47 Ronin – 2013
Director Carl Rinsch
Starring Keanu Reeves, Hiroyuki Sanada, Kou Shibasaki, Tadanobu Asano, Min Tanaka, Jin Akanishi, Masayoshi Haneda, Hiroshi Sogabe, Neil Fingleton, Takato Yonemoto, Hiroshi Yamada, Shu Nakajima, Cary-Hiroyuki Tagawa, Rinko Kikuchi, Yorick van Wageningen, Rick Genest
Writer Chris Morgan, Hossein Amini
The late Sam Kinison had a routine regarding Jim and Tammy Faye Baker’s take on Christianity in which he, as the voice of God, feigns a search through the pages of the Bible, saying aloud to himself “Where did I say build a waterslide?” Movies based on legend often seem to have the same very loose connection to the source. As they say in the beginning of the film, to know the story of the 47 Ronin, is to know the story of all Japan. This story, put very simply, amounts to a grudge between two daimyo, where one (Kira), essentially, called the other (Naganori) “country,” and the insulted one took offense. This lead to disgrace for afore-mentioned bumpkin, which lead to his honorable suicide and his samurai warriors becoming leaderless, also known as ronin. The aggrieved warriors seek revenge, but whether they get it depends on one’s point of view.
Nowhere in this legend are there mentioned demon half-breeds, witches, ogres and antlered beasts with several rows of eyes. There is no mention of the Tengu forest, for that matter, but without this, we wouldn’t have Keanu Reeves to kick around and, eventually save the day. As Kai, a half-British, half-Japanese boy turned to humble man, it’s Reeve’s job to take crap from the good guys, until they are outsmarted by the bad guys, and then help the good guys redeem themselves. The good Naganori’s daughter Mika takes a liking to Kai, but so does the Kira.
After insulting her honor in front of her father, Kira begs forgiveness and a chance to make up for this slight. What he’s really asking for is time for his witch Mizuki to work in a plot to dishonor Naganori, which brings about the fateful chain of events. Afterwords, the domain becomes Kira and the samurai become stained in disgrace.
This is where Oishi (Sanada), who was second in command for Naganori, moves up to second billing. He endures a year of punishment literally being thrown into a well, and then he starts planning revenge. Oishi is blinded when he needs to be, honorable always, and smart enough to realize that his name is not on the tip of the bill. When the time comes, he picks up Kai, who is living as some sort of imprisoned gladiator, and collects all of his old ronin pals and they plot a revenge.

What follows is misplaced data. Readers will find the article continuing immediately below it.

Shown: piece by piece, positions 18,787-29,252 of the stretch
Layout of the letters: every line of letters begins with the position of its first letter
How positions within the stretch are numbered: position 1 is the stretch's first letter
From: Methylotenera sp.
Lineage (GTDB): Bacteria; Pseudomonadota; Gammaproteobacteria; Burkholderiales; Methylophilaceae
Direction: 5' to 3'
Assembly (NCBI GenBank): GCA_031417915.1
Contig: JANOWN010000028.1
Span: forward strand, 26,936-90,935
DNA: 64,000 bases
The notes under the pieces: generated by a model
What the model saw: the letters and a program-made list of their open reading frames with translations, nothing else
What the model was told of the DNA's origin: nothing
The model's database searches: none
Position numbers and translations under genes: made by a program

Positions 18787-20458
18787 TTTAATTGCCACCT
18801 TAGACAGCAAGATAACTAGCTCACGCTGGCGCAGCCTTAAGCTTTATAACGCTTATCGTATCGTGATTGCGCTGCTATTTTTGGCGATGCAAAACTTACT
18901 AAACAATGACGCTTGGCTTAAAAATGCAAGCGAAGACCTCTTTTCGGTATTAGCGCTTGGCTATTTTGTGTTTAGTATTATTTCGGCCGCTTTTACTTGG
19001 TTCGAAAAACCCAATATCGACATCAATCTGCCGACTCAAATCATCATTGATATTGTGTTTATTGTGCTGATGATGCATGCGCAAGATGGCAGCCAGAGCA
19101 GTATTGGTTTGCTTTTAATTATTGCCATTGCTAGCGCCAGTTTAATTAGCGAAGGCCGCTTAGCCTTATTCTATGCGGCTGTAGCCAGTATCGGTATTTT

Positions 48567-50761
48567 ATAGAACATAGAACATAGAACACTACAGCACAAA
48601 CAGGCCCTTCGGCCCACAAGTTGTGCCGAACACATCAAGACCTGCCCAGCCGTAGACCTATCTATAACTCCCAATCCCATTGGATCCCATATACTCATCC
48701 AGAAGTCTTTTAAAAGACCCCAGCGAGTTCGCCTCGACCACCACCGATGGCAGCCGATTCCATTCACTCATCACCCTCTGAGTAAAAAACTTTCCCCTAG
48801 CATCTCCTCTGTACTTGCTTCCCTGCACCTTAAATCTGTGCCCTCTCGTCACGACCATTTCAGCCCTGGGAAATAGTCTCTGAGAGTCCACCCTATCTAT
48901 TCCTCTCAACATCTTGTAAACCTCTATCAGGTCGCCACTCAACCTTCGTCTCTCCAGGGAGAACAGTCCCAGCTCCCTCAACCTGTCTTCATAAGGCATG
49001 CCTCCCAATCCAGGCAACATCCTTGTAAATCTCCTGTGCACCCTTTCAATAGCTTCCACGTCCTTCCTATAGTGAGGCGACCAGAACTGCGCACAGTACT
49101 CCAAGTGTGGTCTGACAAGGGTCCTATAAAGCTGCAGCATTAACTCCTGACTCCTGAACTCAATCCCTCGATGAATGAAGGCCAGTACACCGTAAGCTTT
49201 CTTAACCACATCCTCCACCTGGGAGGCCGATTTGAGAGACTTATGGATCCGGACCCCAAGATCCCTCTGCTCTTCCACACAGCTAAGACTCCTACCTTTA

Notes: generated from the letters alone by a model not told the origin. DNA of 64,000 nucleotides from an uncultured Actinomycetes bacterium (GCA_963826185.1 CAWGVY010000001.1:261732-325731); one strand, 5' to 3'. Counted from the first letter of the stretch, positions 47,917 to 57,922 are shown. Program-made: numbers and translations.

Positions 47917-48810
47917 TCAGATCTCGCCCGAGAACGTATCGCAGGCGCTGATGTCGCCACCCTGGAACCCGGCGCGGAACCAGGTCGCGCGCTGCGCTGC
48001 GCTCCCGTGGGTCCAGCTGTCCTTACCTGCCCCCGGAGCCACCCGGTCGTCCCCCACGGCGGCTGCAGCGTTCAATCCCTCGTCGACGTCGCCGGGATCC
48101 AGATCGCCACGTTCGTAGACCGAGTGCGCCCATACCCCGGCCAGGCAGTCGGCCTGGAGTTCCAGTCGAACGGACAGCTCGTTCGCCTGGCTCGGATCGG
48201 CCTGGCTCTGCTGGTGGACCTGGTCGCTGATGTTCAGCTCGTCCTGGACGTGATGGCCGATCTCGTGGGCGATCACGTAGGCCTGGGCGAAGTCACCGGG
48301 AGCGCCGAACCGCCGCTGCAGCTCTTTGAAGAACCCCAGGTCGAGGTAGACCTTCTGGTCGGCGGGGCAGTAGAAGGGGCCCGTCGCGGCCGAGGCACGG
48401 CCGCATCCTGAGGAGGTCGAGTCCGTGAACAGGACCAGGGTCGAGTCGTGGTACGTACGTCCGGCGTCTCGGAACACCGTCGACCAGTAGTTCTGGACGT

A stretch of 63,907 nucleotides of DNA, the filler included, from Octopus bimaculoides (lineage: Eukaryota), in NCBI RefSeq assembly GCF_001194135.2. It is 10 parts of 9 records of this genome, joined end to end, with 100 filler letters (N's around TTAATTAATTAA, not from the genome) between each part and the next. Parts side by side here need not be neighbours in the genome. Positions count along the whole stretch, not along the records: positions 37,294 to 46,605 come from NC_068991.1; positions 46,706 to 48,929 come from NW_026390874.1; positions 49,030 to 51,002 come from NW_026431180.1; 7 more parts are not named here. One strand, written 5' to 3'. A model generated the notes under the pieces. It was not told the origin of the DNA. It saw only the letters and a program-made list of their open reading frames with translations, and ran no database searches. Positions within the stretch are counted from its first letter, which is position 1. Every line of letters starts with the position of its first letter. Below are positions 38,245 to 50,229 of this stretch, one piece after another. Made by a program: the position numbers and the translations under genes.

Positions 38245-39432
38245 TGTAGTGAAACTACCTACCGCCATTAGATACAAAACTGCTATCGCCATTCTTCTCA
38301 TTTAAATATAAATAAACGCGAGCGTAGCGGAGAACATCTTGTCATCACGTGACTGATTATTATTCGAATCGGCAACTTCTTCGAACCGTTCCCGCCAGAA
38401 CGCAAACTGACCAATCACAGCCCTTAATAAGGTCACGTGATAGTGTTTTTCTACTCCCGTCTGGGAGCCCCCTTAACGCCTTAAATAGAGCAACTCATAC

The first thing that drew me to this, the fifth filmed version of the story, was the prospect of seeing Reeves playing someone who, like himself, is half-white and half-Japanese. Regardless of whether this was actually part of the story, someone trapped between two worlds would be an interesting vantage to say the least. His performance is the same kind of deer in the headlights one might expect at first. When the year goes by and he spends the time honing his skills, he rejoins the domain with more confidence. There is a genuine change in demeanor which is welcome.
Sanada was another draw for me. I enjoyed him immensely for the short time period he was in Lost, and wished that his role could have been more substantial and less foolish there and in The Wolverine. He must have the face of someone who finds out the truth a little too late, because it happens here, too. He gets to spend the latter half of the film making good decisions, my favorite being the one he makes in the cave in the Tengu forest, which is reminiscent of Yoda’s challenge to Luke on Dagobah.
Shibasaki, as Mika, is given the story’s weakest role as, essentially, a damsel in distress. Her helplessness is off-putting and somewhat annoying, given Reeves’ character’s obligation to be in love with her. There is no chemistry there, and it is unsurprising.
The high points to the movie don’t involve effects. Scenes where there is straight up fighting with no Harryhausen looking ogres, unreal beasts or mystical dragons are more comical than interesting. In all this time since Terminator 2, it’s harder than ever to make the unreal seem real. The best moments happen when it is tied to character development of some sort, to make up for the skill that is lacking. This is Rinsch’s first feature film. Although much of the budget was wasted on delays, reshoots and close-ups, it’s still hard to believe that they gave this much money to a first time director. It may have been more successful had they concentrated more on story and less on the same crappy computer effects that we get in so many other films.
How much one likes this film will probably depend on what they expect from a film. If you want storytelling, this one is half the way there. If you want acting, it’s not quite that far. If you want visual effects, you have them, however unnecessary and poorly drawn. If you want to see Keanu Reeves, or, in my case, Sanada, this is the film for you.
(*** out of *****)